For those who were burned – The Covid Stories WebApp of Collateral Global
Traumatic times in human experience are often best understood, across cultures, through the sharing of stories. I have a few personal ones to tell from the Covid restrictions. First, I was furious that the daycares, the playgrounds and the local libraries were ordered to close. I stood in the park, looking at the swing that my one-year-old daughter loved, and felt outrage in my veins. In the name of what was this taken away from my children? I have dutifully paid taxes for years to maintain these public services. I was exasperated that the lockdown was so easily accepted in the West, which did not help the South at all. In the South, people tend to look to the West to do the right thing, and it is not as easy for them to protest against governmental orders.
This anger was amplified a few months later. My father fell ill two days before the lockdown in my home country. Bound to bed, he survived for eight months without formal medical care, then passed away. He was old and frail, so several of us preferred that he spend his last days at home and be buried next to his ancestors, rather than ending his life with strangers wearing astronaut suits and then being cremated like contaminated waste (“because of Covid”).
How much I wished his last days would have been less painful for him. How much I wished I and my children could be there. I did not know another way of mourning besides family and community gatherings, crying and talking about the deceased’s life. I was shattered as a child and a lawyer. The right to family of a migrant worker like me suddenly vanished, was buried and flushed away in the endless spirals of lockdowns, border closures and vaccine requirements, for the so-called “greater good”. I was treated worse than a criminal. It was impossible to challenge these mandates. This has rendered me hurt, upset and worried for the future of my children.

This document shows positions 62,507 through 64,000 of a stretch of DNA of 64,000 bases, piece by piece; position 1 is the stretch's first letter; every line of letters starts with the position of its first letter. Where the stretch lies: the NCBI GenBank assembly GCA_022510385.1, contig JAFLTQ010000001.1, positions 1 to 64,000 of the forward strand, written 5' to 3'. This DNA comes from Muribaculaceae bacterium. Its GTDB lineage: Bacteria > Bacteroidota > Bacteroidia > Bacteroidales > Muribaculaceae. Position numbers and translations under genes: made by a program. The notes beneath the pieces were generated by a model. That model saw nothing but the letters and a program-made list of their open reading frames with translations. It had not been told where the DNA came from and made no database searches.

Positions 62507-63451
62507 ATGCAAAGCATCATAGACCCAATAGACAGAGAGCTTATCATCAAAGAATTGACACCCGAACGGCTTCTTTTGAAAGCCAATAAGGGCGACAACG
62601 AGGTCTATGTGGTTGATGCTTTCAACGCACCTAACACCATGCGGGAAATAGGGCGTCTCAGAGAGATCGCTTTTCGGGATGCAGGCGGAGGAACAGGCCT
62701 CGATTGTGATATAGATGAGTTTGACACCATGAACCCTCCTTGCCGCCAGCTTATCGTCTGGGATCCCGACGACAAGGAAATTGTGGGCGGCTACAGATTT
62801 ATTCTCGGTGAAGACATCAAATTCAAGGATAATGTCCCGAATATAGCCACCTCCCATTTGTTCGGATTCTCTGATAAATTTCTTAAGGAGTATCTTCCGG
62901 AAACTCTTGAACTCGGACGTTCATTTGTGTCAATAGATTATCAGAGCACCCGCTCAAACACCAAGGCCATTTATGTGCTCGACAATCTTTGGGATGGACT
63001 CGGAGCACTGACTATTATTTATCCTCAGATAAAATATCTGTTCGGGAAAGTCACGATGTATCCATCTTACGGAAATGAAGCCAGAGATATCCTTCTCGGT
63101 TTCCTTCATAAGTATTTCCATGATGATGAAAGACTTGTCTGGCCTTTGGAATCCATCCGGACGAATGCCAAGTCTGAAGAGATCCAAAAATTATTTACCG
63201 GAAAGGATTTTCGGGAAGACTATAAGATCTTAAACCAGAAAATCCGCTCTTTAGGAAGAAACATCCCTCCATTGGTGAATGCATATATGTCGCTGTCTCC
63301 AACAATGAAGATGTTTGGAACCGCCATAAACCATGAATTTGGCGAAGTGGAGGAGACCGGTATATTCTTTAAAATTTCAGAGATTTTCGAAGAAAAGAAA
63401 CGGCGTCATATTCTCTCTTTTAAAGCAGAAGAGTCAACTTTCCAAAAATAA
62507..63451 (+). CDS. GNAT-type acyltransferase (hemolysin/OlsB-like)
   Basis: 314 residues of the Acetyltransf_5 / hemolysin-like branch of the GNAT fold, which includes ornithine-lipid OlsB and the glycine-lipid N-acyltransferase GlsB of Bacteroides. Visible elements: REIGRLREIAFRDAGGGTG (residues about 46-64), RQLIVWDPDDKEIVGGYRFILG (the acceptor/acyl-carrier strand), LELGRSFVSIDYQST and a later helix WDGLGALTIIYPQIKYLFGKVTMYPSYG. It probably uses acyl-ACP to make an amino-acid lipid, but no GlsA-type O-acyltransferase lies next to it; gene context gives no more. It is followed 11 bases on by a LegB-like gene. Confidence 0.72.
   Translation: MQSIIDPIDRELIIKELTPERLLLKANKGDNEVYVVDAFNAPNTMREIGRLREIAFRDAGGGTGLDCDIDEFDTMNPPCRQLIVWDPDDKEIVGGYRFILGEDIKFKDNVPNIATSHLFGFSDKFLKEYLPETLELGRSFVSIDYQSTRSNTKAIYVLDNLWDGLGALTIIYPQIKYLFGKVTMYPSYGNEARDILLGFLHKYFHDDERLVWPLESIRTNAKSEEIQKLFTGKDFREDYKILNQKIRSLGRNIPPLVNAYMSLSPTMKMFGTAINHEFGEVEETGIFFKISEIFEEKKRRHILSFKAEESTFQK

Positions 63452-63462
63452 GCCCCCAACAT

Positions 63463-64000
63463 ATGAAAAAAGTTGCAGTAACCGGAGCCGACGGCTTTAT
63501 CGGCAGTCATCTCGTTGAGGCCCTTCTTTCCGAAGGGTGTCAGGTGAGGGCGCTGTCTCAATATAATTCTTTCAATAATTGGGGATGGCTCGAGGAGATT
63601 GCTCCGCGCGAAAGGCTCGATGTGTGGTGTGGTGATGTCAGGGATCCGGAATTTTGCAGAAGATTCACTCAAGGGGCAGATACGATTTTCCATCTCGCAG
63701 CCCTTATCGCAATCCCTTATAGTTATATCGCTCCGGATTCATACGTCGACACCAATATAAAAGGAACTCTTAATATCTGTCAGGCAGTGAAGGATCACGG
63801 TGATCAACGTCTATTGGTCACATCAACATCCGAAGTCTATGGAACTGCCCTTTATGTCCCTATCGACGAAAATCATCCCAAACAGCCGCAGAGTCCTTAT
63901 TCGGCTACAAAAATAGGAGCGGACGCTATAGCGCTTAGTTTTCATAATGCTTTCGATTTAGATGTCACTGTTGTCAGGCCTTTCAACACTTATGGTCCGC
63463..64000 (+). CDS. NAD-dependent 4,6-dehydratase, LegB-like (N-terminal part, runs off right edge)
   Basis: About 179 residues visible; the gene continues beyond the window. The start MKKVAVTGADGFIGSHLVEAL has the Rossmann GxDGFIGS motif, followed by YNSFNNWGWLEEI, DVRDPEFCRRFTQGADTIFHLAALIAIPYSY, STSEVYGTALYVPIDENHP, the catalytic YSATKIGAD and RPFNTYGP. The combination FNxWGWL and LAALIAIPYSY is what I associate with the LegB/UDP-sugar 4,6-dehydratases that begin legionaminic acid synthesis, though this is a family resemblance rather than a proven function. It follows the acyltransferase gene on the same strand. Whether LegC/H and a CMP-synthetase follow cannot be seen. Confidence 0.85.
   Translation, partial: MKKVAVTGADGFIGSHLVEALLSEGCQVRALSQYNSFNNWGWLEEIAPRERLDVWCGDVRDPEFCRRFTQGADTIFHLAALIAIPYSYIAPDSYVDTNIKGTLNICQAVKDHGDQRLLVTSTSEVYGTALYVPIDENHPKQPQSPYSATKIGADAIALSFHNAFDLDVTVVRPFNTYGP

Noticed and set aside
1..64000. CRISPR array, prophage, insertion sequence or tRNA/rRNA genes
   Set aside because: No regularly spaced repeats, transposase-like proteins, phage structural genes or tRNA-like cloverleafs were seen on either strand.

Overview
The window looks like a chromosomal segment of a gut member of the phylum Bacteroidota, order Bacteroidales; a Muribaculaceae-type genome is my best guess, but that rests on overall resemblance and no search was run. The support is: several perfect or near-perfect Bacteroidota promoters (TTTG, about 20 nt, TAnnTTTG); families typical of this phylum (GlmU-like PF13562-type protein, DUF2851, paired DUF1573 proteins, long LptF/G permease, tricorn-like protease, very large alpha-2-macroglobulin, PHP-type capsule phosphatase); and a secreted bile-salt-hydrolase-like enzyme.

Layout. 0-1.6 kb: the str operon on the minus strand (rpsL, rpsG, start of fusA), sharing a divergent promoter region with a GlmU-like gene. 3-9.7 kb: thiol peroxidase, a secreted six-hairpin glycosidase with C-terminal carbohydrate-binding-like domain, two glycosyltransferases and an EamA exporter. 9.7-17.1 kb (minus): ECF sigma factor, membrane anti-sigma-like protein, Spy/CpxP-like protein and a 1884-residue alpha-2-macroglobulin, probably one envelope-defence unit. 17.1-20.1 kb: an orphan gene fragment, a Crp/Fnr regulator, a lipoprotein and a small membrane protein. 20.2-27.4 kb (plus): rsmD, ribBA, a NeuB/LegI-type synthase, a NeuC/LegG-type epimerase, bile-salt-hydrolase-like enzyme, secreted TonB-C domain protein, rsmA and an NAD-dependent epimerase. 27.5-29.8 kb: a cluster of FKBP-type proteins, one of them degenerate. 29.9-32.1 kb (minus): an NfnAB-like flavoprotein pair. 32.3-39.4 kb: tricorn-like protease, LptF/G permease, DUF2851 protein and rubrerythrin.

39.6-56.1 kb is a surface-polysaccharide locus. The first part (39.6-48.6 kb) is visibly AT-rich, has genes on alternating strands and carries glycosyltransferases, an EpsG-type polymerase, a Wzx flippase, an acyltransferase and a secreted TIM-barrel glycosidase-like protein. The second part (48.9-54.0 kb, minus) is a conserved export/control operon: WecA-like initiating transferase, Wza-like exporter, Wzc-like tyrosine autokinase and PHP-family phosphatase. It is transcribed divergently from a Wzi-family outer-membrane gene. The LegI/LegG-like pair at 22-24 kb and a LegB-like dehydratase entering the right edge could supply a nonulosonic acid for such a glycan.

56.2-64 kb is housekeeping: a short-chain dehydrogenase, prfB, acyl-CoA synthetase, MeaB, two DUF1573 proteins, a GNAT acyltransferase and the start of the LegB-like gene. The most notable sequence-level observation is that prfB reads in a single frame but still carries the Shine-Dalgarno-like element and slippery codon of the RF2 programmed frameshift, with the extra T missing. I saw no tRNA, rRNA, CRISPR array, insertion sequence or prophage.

We all must have a few stories like mine that motivated our decisions. Some made under extremely coercive circumstances. Others made for the hope of a better future. My husband and I became lockdown refugees, moving to another part of the country where we restarted from zero.
Sadly and revoltingly, my stories are nothing next to the ones I know. Those reveal unimaginable inhumanity of the governors, the hospitals, the nursing homes, the workplaces, from my home country, friends, and friends of friends.
Somewhere in Southeast Asia, an elderly couple reliant on the village market died of hunger after the market was closed.
A Grab biker in a mega-city was sent to the quarantine center for weeks for being in close contact with a Covid-positive customer. When he returned home, no one could let him know the whereabouts of his grandmother and mother who had lived with him for almost 40 years. They must have died and their bodies either discarded in some unmarked mass grave, or cremated and ashes thrown.
A whole class of more than thirty 3-year-old toddlers were taken to the quarantine center because of one positive test. The parents arrived at the day-care center to pick them up as usual, to find their children were not there. The kids had to endure quarantine alone.